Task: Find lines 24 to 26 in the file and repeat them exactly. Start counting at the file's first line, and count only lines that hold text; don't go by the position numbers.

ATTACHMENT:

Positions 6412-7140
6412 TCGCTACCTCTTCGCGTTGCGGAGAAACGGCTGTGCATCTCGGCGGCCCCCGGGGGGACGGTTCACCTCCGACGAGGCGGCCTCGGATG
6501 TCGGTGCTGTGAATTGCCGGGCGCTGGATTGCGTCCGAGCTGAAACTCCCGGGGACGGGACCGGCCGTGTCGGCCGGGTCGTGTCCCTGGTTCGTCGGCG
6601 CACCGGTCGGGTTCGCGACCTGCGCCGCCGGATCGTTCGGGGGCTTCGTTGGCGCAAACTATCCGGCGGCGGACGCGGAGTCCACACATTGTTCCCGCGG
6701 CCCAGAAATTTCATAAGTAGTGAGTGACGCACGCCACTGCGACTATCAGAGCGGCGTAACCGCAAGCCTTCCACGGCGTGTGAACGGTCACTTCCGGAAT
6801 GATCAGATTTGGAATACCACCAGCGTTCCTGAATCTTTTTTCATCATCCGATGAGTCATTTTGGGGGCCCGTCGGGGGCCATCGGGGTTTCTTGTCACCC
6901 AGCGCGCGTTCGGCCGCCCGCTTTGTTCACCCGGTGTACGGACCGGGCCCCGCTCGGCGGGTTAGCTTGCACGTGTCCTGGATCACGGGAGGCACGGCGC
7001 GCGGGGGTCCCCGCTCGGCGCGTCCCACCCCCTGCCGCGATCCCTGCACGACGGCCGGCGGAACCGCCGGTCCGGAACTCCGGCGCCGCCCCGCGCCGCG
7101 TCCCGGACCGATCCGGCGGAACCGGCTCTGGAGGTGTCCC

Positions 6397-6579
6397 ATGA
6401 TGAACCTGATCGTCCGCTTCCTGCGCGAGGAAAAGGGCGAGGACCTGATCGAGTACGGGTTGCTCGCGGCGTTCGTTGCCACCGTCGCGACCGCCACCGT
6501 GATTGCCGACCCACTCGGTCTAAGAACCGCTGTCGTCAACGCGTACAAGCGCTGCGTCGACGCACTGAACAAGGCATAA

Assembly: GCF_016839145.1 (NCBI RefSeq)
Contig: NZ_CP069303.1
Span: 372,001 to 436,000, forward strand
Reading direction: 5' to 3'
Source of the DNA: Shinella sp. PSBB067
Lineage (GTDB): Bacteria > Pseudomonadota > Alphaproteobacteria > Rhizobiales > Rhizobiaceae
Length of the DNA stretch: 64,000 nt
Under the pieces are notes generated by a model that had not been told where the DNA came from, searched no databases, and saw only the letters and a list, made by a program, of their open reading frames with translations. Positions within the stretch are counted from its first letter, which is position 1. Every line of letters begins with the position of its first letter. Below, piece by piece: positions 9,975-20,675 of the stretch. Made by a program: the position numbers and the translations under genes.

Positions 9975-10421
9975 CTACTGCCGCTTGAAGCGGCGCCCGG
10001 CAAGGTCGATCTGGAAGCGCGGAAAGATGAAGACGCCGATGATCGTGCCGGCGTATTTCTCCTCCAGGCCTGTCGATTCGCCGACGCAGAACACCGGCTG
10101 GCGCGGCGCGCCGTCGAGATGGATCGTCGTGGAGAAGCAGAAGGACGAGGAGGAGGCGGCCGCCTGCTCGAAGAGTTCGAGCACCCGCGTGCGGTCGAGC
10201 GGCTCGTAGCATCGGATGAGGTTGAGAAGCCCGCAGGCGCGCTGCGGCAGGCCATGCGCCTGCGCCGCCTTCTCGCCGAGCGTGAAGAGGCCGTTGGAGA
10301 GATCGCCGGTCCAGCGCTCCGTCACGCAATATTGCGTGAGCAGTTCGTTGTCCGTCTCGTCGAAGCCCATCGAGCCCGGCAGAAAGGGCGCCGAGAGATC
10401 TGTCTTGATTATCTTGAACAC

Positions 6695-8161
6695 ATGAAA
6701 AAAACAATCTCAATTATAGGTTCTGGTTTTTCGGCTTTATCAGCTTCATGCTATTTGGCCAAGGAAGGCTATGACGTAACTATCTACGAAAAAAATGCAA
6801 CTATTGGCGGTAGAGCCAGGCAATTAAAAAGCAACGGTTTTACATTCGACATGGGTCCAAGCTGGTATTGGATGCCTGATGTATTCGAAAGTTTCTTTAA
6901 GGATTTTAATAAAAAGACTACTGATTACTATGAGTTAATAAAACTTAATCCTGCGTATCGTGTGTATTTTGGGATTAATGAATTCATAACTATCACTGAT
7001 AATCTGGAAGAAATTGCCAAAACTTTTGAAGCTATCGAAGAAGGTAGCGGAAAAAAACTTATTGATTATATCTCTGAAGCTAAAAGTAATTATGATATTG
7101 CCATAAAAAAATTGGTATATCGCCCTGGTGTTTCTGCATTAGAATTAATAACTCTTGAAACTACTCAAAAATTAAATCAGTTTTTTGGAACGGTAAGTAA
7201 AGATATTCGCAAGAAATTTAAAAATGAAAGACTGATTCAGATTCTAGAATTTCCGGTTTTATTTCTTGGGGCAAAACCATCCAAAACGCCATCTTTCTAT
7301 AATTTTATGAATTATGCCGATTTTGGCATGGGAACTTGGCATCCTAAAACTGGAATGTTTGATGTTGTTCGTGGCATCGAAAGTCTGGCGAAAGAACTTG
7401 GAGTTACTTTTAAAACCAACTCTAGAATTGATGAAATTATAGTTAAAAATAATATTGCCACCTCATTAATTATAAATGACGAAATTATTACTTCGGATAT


10001 CAAGGTCGATCTGGAAGCGCGGAAAGATGAAGACGCCGATGATCGTGCCGGCGTATTTCTCCTCCAGGCCTGTCGATTCGCCGACGCAGAACACCGGCTG
10101 GCGCGGCGCGCCGTCGAGATGGATCGTCGTGGAGAAGCAGAAGGACGAGGAGGAGGCGGCCGCCTGCTCGAAGAGTTCGAGCACCCGCGTGCGGTCGAGC
10201 GGCTCGTAGCATCGGATGAGGTTGAGAAGCCCGCAGGCGCGCTGCGGCAGGCCATGCGCCTGCGCCGCCTTCTCGCCGAGCGTGAAGAGGCCGTTGGAGA